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Special needs trust can help take care of vulnerable loved ones

Many Washington families want to put together a family trust to help take care of their children and grandchildren after they are gone, while also avoiding the expensive and cumbersome probate process. However, for some families this is a more pressing issue than it is for others. Parents or grandparents of people with special needs may be especially concerned with providing for their loved one after they are gone.

There is a kind of trust which is specifically designed for this purpose. Known as the special needs trust, this kind of estate planning instrument allows people to provide for the care of a special-needs person in a way that doesn't interfere with government benefits such as Supplemental Security Income or Medicaid.

There are different ways to go about setting up a special needs trust. The most common type is a testamentary or third-party trust. This type doesn't go into effect until after the person setting up the trust has died, and funding typically comes out of that person's estate.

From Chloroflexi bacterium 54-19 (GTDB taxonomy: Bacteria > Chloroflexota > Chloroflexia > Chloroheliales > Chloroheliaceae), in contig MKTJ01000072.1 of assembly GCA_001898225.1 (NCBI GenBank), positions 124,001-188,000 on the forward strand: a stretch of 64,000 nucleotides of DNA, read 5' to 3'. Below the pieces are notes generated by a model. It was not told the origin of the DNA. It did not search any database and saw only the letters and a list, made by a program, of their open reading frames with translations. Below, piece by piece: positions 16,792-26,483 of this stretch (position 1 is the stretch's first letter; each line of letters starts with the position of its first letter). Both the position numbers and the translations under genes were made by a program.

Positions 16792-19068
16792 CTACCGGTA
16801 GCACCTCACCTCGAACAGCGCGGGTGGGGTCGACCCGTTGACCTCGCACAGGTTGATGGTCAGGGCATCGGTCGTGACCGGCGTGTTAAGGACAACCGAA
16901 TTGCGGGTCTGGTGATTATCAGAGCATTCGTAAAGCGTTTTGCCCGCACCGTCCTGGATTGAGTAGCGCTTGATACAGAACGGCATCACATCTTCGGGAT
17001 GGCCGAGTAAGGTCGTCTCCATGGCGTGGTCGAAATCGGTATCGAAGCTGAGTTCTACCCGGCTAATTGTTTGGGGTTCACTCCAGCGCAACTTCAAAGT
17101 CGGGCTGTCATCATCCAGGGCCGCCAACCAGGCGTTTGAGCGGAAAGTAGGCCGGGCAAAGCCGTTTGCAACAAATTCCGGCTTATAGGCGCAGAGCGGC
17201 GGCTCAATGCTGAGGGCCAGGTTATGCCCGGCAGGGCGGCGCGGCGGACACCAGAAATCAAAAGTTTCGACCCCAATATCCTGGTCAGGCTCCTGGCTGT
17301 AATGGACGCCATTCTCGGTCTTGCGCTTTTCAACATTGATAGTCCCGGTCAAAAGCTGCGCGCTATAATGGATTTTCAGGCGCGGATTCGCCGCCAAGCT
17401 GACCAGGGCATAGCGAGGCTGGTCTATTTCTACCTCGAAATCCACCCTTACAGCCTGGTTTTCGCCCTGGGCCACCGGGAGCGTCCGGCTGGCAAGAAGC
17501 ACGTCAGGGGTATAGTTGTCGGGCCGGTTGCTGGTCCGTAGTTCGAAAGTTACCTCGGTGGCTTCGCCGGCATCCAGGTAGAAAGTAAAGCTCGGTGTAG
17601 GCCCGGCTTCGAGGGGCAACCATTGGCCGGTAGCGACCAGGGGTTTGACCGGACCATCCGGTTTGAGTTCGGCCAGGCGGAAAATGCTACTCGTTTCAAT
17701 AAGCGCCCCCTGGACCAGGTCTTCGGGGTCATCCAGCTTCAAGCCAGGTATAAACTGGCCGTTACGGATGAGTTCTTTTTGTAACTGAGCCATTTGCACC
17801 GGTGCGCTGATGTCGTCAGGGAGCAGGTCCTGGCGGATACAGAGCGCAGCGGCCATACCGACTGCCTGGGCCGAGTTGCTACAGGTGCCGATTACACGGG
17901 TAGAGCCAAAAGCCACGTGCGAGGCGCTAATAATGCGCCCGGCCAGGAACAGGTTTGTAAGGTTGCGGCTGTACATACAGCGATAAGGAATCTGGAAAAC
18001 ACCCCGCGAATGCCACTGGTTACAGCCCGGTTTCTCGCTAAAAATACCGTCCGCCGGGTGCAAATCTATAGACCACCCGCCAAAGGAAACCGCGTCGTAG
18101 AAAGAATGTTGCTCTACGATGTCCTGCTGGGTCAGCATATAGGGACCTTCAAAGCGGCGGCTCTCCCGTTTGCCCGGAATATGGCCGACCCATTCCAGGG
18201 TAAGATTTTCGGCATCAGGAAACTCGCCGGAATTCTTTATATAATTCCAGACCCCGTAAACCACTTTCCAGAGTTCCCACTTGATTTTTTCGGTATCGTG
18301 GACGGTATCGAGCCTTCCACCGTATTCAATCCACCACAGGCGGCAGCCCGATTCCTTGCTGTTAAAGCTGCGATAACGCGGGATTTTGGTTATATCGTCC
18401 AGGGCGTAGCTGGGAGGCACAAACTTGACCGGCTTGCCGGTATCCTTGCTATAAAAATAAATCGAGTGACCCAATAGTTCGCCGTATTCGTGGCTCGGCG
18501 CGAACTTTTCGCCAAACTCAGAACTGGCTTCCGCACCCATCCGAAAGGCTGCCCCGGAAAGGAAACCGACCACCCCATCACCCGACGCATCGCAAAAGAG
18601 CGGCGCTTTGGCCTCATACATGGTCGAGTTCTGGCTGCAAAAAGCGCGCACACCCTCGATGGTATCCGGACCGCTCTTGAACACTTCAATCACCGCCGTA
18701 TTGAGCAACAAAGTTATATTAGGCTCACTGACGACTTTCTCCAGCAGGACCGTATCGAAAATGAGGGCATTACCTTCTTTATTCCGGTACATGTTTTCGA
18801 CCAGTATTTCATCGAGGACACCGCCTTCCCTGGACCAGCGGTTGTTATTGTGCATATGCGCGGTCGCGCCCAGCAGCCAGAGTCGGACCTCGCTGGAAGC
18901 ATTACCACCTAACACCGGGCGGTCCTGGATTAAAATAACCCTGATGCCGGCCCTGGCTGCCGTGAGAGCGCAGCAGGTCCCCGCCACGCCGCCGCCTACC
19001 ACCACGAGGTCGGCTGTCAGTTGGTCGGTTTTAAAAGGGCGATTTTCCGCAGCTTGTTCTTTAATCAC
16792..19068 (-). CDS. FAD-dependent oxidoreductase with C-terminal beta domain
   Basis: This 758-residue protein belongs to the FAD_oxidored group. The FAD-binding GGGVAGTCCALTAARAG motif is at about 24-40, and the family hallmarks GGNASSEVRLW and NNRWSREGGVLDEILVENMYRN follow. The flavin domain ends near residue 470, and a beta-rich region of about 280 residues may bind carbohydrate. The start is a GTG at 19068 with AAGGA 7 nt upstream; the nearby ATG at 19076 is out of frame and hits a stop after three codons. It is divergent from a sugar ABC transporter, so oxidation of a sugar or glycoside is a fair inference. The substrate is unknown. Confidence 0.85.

Another type is known as a first-party special needs trust. This type is funded with the assets of the person with special needs. For example, if a person has been permanently disabled due to an accident and received a settlement related to that accident, the settlement goes into the first-party trust. There, it can help pay the person's bills even if the person is unable to do so by him- or herself.

But special needs trusts are not just for the wealthy or those who have received settlements. There is another type of special needs trust known as a pooled trust. In these arrangements, many people pool their money into one trust and a nonprofit organization manages it to make sure that the beneficiaries are cared for appropriately.

Setting up any kind of trust takes a lot of work, and it takes a lot of research to make sure one has chosen the right person or institution to serve as trustee. When setting up a special needs trust, the family must estimate how much the loved one's care will cost in the future. There are a lot of factors to consider and it's important for Washington families to get professional help when they begin estate planning

Source: The Fiscal Times, "Estate Planning Guide for a Special Needs Child," Sonya Stinson, July 10, 2013

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